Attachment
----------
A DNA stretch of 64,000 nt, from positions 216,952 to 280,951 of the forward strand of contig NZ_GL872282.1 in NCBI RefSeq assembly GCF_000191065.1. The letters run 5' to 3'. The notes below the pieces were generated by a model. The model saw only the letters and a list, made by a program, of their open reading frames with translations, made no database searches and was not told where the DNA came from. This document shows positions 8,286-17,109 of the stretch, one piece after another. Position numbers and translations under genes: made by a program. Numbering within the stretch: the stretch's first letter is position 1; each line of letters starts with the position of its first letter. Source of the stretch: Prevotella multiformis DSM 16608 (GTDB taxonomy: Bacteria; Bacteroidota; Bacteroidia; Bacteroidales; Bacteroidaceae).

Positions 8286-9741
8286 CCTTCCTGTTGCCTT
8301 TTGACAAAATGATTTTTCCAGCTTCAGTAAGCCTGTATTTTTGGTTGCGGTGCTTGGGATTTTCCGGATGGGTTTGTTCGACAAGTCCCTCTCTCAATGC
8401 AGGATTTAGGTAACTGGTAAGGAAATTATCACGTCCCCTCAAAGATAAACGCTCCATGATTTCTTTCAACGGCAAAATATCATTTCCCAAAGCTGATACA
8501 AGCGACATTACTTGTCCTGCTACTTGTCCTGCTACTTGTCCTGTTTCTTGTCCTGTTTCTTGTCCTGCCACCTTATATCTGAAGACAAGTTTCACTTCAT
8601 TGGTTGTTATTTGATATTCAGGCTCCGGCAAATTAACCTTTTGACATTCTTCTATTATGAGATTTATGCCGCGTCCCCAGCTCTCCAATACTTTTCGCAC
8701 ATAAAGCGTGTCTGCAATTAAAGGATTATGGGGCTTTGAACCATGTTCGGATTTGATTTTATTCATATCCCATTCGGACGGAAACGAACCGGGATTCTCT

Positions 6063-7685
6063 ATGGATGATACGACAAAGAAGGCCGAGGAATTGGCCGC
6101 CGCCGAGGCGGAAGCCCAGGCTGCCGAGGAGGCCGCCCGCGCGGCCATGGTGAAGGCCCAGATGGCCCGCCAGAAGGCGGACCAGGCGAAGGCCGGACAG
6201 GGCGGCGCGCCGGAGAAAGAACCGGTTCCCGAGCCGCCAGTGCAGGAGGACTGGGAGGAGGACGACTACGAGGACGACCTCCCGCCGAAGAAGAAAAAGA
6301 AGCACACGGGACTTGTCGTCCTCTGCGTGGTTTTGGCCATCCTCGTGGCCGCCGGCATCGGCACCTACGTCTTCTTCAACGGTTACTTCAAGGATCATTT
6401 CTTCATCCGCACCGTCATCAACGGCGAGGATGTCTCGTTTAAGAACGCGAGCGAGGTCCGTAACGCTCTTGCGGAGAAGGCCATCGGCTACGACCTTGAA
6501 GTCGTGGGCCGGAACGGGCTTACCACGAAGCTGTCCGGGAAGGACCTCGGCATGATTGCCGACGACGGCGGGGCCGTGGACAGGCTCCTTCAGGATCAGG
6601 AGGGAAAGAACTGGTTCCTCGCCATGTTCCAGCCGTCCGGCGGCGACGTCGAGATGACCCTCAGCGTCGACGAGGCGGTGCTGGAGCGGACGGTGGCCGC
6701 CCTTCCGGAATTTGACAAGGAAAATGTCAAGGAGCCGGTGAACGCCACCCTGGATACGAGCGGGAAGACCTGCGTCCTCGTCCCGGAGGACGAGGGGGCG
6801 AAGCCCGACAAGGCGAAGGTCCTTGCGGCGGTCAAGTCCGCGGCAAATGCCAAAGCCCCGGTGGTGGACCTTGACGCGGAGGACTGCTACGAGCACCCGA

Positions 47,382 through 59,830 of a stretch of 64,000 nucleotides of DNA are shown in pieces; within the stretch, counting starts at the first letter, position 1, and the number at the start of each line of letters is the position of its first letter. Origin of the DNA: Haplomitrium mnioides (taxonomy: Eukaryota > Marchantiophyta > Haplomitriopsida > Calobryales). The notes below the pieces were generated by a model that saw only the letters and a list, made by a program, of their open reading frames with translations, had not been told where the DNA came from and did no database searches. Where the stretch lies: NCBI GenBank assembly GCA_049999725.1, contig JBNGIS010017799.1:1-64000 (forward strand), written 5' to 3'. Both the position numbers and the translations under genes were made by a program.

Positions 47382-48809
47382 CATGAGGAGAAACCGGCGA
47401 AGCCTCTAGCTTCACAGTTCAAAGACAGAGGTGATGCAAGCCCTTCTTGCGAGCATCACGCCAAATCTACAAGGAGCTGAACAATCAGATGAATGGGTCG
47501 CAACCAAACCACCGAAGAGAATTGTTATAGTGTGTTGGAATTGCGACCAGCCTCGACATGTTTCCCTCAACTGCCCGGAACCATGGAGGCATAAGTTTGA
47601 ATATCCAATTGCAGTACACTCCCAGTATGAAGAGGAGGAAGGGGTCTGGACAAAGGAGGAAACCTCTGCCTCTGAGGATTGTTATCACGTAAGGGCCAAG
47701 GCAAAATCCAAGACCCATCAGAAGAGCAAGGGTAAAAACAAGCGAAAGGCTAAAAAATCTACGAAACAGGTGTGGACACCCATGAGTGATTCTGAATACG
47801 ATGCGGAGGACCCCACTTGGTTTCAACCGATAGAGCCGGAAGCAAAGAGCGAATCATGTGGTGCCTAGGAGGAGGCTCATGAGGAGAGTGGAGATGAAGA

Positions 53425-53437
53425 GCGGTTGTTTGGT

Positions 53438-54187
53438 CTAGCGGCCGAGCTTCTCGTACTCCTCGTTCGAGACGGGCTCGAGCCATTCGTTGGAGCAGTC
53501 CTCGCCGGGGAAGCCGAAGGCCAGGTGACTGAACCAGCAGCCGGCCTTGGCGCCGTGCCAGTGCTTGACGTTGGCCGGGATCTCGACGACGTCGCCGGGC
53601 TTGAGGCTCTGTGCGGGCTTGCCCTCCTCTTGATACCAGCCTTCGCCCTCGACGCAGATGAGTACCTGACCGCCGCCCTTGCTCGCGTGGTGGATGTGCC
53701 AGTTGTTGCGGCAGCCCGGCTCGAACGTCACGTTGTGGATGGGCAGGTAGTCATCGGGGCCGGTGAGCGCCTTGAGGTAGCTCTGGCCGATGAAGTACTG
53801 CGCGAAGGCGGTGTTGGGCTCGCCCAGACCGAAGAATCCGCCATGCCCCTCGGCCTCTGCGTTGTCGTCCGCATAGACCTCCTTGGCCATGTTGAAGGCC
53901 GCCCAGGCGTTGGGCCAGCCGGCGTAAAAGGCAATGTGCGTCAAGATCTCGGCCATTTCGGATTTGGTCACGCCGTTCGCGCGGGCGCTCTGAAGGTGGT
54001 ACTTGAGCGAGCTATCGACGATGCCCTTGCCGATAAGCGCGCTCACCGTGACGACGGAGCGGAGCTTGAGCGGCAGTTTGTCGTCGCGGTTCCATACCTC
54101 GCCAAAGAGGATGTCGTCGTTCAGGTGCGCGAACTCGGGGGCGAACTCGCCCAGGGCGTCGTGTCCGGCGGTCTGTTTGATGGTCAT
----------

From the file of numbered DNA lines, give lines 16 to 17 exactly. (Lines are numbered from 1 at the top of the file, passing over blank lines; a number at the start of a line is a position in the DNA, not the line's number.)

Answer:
6601 AGGGAAAGAACTGGTTCCTCGCCATGTTCCAGCCGTCCGGCGGCGACGTCGAGATGACCCTCAGCGTCGACGAGGCGGTGCTGGAGCGGACGGTGGCCGC
6701 CCTTCCGGAATTTGACAAGGAAAATGTCAAGGAGCCGGTGAACGCCACCCTGGATACGAGCGGGAAGACCTGCGTCCTCGTCCCGGAGGACGAGGGGGCG